func NewUser(email, password, firstName, lastName string) (*User, error) {
    u := &User{
        ID:        NewID(),
        Email:     email,
        FirstName: firstName,
        LastName:  lastName,
        CreatedAt: time.Now(),
    }
    pwd, err := generatePassword(password)
    if err != nil {
        return nil, err
    }
    u.Password = pwd
    err = u.Validate()
    if err != nil {
        return nil, ErrInvalidEntity
    }
    return u, nil
}

//AddBook add a book
func (u *User) AddBook(id ID) error {
    _, err := u.GetBook(id)
    if err == nil {
        return ErrBookAlreadyBorrowed
    }
    u.Books = append(u.Books, id)
    return nil
}

//RemoveBook remove a book
func (u *User) RemoveBook(id ID) error {
    for i, j := range u.Books {
        if j == id {
            u.Books = append(u.Books[:i], u.Books[i+1:]...)
            return nil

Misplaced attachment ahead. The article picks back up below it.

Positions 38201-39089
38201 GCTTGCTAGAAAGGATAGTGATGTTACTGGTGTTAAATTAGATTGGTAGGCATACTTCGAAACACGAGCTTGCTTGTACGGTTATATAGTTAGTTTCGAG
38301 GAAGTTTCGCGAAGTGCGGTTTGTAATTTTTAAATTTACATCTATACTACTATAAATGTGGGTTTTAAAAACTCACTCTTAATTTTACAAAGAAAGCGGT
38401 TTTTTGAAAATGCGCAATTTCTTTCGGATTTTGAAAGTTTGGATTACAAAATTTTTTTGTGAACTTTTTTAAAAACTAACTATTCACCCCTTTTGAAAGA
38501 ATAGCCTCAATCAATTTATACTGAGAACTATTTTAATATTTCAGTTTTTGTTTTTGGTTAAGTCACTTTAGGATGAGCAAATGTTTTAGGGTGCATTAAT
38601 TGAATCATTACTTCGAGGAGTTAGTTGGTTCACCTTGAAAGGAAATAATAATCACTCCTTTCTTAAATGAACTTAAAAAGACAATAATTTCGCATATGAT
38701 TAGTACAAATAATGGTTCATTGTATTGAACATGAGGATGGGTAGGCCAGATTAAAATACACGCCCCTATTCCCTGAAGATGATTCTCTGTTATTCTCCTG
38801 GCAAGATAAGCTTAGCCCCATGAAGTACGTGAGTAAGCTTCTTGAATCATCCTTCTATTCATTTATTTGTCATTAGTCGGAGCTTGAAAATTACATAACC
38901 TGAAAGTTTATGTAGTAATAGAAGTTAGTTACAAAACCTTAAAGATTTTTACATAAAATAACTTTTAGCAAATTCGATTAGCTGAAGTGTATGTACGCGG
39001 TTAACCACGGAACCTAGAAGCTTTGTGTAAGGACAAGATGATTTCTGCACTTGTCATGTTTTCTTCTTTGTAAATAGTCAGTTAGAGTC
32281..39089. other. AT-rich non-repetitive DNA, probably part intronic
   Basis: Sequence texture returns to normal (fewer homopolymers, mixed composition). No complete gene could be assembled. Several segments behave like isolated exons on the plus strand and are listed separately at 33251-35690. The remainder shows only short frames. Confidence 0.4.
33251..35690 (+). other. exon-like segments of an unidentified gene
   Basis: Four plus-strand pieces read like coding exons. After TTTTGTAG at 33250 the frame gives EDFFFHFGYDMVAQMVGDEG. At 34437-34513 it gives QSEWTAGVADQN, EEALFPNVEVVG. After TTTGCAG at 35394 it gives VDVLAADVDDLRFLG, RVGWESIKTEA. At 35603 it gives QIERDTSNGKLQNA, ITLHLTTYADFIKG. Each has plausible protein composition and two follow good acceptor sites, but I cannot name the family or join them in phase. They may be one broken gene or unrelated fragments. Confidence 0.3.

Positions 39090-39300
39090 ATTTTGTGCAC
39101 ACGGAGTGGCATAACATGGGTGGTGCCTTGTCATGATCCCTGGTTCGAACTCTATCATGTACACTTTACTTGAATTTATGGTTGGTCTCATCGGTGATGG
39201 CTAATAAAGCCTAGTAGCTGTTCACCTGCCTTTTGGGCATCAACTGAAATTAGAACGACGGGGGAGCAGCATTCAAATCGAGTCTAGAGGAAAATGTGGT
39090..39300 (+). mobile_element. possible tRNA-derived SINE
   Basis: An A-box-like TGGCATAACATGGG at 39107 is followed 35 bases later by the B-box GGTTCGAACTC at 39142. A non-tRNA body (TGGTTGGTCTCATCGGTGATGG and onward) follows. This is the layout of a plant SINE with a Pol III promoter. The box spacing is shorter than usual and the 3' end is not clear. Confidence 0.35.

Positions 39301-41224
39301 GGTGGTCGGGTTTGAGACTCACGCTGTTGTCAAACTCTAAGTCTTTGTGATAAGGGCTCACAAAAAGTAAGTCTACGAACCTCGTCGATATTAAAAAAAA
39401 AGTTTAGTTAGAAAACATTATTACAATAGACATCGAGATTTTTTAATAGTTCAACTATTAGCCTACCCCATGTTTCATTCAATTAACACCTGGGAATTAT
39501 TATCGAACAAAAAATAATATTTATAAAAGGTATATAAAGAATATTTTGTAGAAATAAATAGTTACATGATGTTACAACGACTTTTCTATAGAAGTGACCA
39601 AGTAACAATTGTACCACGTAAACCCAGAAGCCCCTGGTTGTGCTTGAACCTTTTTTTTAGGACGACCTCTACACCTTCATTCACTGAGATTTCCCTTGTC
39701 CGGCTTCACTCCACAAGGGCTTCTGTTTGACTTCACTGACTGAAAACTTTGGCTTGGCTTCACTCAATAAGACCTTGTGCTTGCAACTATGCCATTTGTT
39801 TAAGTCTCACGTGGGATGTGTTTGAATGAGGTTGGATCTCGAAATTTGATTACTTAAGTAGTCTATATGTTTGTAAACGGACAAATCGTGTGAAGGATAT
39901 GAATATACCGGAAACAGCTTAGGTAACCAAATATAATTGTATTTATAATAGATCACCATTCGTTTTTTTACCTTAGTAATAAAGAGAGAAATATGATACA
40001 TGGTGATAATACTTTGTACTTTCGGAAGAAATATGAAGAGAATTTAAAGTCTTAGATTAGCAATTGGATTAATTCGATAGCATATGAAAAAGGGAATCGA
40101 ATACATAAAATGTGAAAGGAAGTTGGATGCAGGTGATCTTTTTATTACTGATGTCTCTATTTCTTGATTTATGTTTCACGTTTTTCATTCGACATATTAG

}
    }
    return ErrNotFound
}

//GetBook get a book
func (u *User) GetBook(id ID) (ID, error) {
    for _, v := range u.Books {
        if v == id {
            return id, nil
        }
    }
    return id, ErrNotFound
}

//Validate validate data
func (u *User) Validate() error {
    if u.Email == "" || u.FirstName == "" || u.LastName == "" || u.Password == "" {
        return ErrInvalidEntity
    }

    return nil
}

//ValidatePassword validate user password
func (u *User) ValidatePassword(p string) error {
    err := bcrypt.CompareHashAndPassword([]byte(u.Password), []byte(p))
    if err != nil {
        return err
    }
    return nil
}

func generatePassword(raw string) (string, error) {
    hash, err := bcrypt.GenerateFromPassword([]byte(raw), 10)
    if err != nil {
        return "", err
    }
    return string(hash), nil
}
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Use Case Layer

According to Uncle Bob::

The software in this layer contains application specific business rules. It encapsulates and implements all of the use cases of the system